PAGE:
Apple shares closed below $400 Wednesday for the first time since April, deepening its recent stock slump.

The company has already lost its claim to being the most valuable company in the world, returning the title to Exxon Mobil. In fact, as The Wall Street Journal reported Tuesday, by one measure, the firm isn’t even the most valuable technology firm in the world. Using a measure called enterprise value, which factors in debt and strips out cash, Apple is actually less valuable than Google. So while Apple is still the much bigger fish by market cap — probably the most common shorthand measure used to estimate a company’s net worth — some may find themselves troubled when looking beyond its $145 billion pile of cash.

So what’s up with Apple shares these days? Eric Bleeker, an technology analyst for The Motley Fool, said he thinks the answer is pretty clear: People are wary of putting their money into companies that make hardware.

Apple, he noted, is not alone in facing this problem. The firm’s biggest rival for smartphone manufacturing is Samsung, which Bleeker noted also is feeling a squeeze on the market as investors find they’re more comfortable investing in companies that produce what goes on smartphones rather than the smartphones themselves.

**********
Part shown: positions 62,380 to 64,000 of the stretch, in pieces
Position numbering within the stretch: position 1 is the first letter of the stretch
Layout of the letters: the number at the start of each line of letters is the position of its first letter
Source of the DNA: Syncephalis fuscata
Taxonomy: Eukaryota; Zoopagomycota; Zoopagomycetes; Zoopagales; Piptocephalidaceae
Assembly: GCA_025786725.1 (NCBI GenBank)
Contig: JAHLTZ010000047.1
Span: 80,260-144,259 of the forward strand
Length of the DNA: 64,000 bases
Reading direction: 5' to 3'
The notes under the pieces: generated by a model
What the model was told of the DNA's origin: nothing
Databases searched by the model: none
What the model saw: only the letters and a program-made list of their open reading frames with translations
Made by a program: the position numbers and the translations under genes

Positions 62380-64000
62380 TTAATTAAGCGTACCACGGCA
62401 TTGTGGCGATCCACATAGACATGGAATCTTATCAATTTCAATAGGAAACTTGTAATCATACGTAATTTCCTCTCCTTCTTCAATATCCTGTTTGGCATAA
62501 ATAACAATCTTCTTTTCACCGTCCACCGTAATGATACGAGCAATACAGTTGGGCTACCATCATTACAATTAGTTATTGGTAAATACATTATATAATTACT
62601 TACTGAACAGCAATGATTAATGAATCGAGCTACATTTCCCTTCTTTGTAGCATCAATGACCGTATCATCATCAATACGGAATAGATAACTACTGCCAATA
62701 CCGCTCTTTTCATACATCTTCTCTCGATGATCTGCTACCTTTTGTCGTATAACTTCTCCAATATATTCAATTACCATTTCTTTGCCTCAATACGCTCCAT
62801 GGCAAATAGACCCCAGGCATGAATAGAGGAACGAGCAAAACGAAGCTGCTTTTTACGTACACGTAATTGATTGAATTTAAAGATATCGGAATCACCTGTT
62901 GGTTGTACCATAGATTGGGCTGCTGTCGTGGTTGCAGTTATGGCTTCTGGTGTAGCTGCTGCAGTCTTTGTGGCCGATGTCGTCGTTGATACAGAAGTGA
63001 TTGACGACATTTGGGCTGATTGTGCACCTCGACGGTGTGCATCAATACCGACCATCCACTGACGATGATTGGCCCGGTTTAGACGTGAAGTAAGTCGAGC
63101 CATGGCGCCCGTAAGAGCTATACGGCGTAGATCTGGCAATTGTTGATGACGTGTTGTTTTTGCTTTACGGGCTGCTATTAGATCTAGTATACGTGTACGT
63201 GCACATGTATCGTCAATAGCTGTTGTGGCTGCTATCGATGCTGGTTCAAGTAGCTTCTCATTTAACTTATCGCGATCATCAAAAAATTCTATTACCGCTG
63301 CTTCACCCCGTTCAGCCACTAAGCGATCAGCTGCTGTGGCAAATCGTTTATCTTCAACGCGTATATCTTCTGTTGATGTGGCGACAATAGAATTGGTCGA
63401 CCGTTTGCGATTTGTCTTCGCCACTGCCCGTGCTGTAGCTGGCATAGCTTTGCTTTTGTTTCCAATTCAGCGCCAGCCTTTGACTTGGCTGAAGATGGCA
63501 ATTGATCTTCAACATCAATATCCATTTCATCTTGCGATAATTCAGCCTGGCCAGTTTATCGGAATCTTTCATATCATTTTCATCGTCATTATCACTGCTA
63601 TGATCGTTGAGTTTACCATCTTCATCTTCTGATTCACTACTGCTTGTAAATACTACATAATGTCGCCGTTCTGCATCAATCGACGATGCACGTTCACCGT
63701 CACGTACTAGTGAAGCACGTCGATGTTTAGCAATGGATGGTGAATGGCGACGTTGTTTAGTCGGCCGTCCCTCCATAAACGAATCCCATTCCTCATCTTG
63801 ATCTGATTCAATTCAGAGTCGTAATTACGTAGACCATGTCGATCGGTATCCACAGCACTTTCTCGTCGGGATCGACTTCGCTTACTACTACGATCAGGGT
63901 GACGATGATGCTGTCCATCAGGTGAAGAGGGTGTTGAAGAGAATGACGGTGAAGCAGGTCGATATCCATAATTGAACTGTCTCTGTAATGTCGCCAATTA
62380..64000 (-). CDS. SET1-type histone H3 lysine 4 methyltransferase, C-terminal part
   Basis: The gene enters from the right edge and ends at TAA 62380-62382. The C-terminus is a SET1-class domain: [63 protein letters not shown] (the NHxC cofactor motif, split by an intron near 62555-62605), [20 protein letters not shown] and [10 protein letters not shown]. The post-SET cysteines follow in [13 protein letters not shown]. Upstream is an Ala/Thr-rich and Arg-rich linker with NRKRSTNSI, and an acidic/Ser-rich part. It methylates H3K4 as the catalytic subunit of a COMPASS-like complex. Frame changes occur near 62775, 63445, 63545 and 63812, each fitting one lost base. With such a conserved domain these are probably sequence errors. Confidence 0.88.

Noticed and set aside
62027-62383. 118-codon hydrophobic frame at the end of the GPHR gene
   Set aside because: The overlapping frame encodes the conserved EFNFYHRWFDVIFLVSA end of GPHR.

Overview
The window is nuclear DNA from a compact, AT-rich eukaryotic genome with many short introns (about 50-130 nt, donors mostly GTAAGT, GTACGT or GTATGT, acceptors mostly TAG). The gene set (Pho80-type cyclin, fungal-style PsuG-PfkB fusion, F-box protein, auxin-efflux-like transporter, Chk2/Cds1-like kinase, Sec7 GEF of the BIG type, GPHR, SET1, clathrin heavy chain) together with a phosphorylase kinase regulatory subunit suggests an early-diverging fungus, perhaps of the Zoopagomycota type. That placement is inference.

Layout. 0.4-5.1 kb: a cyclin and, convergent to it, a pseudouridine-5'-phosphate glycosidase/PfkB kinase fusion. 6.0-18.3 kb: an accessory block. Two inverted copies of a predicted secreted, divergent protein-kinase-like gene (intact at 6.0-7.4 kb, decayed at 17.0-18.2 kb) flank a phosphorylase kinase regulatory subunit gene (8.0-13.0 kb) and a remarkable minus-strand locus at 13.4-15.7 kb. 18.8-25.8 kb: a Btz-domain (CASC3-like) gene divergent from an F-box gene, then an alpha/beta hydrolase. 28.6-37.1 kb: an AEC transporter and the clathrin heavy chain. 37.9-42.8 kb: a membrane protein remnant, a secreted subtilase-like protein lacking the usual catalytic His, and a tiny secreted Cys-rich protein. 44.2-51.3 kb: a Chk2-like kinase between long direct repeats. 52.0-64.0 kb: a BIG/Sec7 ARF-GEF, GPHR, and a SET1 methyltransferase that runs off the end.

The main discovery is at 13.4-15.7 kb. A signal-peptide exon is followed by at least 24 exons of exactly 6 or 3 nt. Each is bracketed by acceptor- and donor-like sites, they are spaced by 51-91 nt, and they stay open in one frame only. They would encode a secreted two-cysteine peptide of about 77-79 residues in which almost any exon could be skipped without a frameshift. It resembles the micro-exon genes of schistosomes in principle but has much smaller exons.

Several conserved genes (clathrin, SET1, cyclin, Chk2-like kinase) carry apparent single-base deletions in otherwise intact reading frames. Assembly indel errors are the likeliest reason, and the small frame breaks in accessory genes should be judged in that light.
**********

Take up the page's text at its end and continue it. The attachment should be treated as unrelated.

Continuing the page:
That’s why Google seems like a smarter investment right now, he said, noting growth in Google’s advertising and the company’s continued dominance when it comes to smartphone operating systems.

“There are a lot of ways Apple can lose, but not a lot of ways Google can lose,” Bleeker said. “That’s why people are willing to pay two to three times as much.”

Looking at enterprise value rather than market cap can be a good measure sometimes, Bleeker said, particularly if it seems a company is only trading for its cash value, or seems like it will blow the money on acquisitions in an attempt to get ahead. And, he noted, it’s good to think critically about company’s cash reserves and take into account , for example, how much tax they may owe on that cash and how those payments affect the company’s overall value.

In Apple’s case, Bleeker said, this may just be another way to pick on the company for holding so much cash in its reserves — a practice that investors haven’t been shy about criticizing in the past. Even after Apple announced it would increase its dividend and stock buyback plan, the firm has still gotten calls to return more of its cash to investors.

“I think for lot of people Apple’s cash hoard seems so dramatic,” Bleeker said. “If [Apple] were taking more larger measures to return some of that capital, we might see people pay more respect to it.”

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